Chinese consumers seem to be won over by plays on cultural symbolism on Bordeaux wine labels.
The wine market in Asia may rest on very simple and obvious footing, according to Jeannie Cho Lee, Asia contributing editor of wine magazine Decanter.
Cho Lee attributed the success of a lesser-known estate like Chateau Beychevelle to its label, which she says is "easy-to-remember and familiar: the boat on the label closely resembles Chinese dragon boats."
Beychevelle is considered an up-and-coming red Bordeaux by regional wine merchants and observers in a somewhat uncertain market landscape. Wine producing regions are still not sure which wines will be the next to attract attention in Asia. Cho Lee says that visuals no doubt play a key role.
The Chinese are fiercely attached to symbolism and superstition, and regard the number 8 as an auspicious number, because it sounds like the word "wealth" in Chinese. The Chinese government chose the most auspicious date of all to schedule the opening ceremony of the 2008 Olympic Games in Beijing - August 8, 2008 (8-8-08) at 8:08 p.m. This was also an extremely popular date for weddings.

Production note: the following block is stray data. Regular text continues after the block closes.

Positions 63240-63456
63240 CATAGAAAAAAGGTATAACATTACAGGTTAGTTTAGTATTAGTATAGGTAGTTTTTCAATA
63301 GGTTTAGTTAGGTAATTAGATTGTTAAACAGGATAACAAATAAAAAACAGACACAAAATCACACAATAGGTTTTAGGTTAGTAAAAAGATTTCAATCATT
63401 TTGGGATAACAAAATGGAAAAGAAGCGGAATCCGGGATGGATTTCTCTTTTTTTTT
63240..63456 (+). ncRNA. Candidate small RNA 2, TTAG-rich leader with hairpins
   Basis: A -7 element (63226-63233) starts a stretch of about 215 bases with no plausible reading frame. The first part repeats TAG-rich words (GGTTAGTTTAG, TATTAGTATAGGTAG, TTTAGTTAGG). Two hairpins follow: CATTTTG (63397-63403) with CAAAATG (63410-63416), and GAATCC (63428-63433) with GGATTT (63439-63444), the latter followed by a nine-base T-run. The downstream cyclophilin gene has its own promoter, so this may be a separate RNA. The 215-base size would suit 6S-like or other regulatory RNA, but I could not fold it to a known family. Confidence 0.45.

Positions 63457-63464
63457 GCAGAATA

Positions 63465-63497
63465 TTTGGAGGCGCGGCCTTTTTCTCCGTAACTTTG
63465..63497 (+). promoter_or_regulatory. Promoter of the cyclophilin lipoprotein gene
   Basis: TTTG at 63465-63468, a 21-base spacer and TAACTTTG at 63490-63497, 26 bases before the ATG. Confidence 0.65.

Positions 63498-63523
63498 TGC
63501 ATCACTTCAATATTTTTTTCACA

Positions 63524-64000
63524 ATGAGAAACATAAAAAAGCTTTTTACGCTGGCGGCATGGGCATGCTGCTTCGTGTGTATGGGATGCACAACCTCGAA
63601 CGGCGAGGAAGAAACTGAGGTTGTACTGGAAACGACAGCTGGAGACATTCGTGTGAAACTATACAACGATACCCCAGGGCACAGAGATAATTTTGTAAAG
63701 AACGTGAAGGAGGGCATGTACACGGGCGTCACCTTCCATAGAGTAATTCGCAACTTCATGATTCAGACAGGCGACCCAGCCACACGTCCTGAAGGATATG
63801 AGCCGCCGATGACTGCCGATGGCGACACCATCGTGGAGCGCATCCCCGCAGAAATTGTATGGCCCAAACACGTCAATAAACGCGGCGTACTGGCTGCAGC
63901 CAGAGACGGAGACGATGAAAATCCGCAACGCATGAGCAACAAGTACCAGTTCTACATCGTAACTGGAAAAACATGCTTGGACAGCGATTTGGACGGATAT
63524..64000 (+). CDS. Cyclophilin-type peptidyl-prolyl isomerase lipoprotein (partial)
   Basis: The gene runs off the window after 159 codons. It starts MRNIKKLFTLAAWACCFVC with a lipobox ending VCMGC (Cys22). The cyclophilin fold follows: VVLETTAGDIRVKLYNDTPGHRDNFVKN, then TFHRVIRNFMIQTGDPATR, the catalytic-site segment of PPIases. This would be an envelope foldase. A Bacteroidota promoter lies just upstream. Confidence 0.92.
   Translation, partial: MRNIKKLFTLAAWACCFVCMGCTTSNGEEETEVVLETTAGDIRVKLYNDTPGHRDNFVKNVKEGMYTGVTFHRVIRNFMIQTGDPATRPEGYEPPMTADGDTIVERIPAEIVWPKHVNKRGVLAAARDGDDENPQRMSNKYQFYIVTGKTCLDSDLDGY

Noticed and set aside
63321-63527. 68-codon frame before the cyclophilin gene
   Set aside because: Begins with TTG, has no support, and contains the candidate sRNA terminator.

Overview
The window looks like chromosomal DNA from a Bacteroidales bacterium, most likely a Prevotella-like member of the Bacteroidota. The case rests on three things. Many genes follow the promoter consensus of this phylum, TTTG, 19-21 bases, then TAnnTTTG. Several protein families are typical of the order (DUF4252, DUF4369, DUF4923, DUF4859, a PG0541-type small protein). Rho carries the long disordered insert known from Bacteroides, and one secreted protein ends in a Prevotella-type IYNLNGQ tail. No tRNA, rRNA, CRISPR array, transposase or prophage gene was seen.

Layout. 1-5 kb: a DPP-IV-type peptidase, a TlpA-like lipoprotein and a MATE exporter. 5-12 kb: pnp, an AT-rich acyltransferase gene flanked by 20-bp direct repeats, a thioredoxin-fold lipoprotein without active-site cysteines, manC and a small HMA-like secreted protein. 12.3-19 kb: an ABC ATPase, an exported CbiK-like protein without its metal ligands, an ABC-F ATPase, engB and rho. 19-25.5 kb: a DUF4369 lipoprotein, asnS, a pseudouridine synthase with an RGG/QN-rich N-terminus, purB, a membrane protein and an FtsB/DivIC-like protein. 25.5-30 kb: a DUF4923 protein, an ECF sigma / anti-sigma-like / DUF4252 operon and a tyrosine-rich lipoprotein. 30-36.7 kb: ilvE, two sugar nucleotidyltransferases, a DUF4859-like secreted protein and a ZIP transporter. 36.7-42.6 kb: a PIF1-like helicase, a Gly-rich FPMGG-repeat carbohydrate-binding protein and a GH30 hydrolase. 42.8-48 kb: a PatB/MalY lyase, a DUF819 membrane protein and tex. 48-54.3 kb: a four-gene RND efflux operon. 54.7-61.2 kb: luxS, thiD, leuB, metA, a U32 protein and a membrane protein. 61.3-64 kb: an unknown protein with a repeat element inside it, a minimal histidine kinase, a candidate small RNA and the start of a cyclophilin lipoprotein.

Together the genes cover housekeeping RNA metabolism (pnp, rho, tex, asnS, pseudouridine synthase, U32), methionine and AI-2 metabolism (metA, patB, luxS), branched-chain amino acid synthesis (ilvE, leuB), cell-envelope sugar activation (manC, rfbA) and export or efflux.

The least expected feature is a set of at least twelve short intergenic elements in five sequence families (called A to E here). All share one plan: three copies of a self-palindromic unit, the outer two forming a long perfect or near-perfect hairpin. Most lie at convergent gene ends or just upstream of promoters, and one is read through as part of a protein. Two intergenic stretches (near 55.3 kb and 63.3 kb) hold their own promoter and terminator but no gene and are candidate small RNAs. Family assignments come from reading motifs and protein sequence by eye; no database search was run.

It's no wonder that Chateau Lafite Rothschild, following a record-shattering Sotheby's auction in October (during which three bottles of the Chateau's 1869 vintage sold for $232,692 each), chose to feature the Chinese symbol for the number 8 on its 2008 label.
In November, Chateau Mouton Rothschild's choice to feature the work of Chinese artist Xu Lei on the label of its 2008 vintage was announced.
So far, the Chinese are responding - prices for both Lafite and Mouton have surged. According to Bloomberg, most top lots at Sotheby's most recent New York auction went to "phone buyers bidding briskly in Mandarin." Sale prices for cases of Lafite's 2000 vintage hit $36,300 - yet another record.
Read the full Decanter article here: http://www.decanter.com/news/wine-news/508884/how-to-succeed-in-china-get-personal-and-put-a-boat-or-a-dragon-on-your-label